Black Scholars and Disciplinary Gatekeeping

Black Scholars and Disciplinary Gatekeeping

Christy Hyman

Afrofuturism is here defined as responsible storytelling, a challenge to remember a past that instructs the present and can build a future.

—De Witt Douglas Kilgore[1]


(I think of this as a kind of provocation as I imagine Black Futurities alongside the material realities of Black Scholarship within the Digital Humanities.)


Scholars enrolled in graduate programs go through a process where faculty supervisors decide if thesis/dissertation topics are rigorous enough for effective completion.[2]  If a topic is compelling, but lacks the available sources to respond to the historical questions posed, then the student is advised to seek a topic that has a trail of sources from which the student can draw on for historical interpretation. The central tenet of the historical profession requires a critical engagement with records from the past. However, Black scholars engaged in recovery projects whose central questions relate to silenced legacies are forced to abandon those projects that reveal a dearth of archival sources.[3] In this way, digital recovery can act as a prescriptive, allowing the scholar to build projects that are based on different methods of verifying information that may not be recognized as rigorous by the discipline.

Accessing the traces of Black life in archival sources—noticing the silences—is a key method in historical recovery work. Humanist scholars are the long-recognized monitors of cultural memory and exposing the richness of the Black past is the office of the Black scholar engaged in recovery work.”[4] The results from these technologies of recovery represent artifacts of digital cultural memory, creating avenues for the survival of cultural narratives for future generations to access.[5]

So the hope is to recover the stories of Black folks past and present whose experiences have been rendered invisible—but when the discipline confers legitimacy only on those stories with a trail of print sources, that puts the Black scholar in a position where they must make a fateful choice:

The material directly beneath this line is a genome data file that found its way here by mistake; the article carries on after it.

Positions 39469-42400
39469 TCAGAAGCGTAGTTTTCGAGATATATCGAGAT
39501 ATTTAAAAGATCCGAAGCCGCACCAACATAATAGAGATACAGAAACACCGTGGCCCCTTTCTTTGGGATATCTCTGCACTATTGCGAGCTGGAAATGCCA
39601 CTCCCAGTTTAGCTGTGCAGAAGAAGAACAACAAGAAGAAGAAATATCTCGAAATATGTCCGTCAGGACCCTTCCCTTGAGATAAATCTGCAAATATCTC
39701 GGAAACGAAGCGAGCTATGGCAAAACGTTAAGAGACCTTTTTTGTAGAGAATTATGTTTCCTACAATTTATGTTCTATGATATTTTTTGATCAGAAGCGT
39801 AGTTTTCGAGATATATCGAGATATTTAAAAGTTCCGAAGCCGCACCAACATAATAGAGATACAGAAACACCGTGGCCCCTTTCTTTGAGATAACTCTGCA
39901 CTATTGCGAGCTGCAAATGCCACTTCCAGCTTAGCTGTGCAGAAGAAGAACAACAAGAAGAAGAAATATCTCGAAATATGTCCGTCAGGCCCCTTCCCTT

Abandon the compelling story that honors Black historical agents dishonored by a colonialist, hegemonic archive?


Engage in a project of subversion, disrupting the methodological traditions that the discipline holds so dear.

And when the scholar goes rogue and chooses to recover these stories that appear often as traces, an unyielding commitment to the story is essential. Every step of the way, the importance of telling the story takes precedence over everything. This sort of disruption destabilizes all those things naturalized by the discipline that recognizes only certain historical actors, events, or forms of knowledge as rigorous scholarly research agendas. These stories that Black scholars are telling are those that Christina Sharpe has recognized as having been swept up and animated by the afterlives of slavery, these are the stories that must be told, as they have survived despite an insistent violence and negation.[6] This is the inheritance of Black scholars with a view to future-oriented diasporic histories that animate a culture of survival.


This chapter was originally published in Alternative Historiographies of the Digital Humanities and was published by Punctum Books. It is republished here under a Creative Commons BY-NCSA 4.0 International license.



Colored Conventions Project.

Foreman, P. Gabrielle. Twitter, January 4, 2020, https://twitter. com/profgabrielle/status/1213268486258135041?s=20.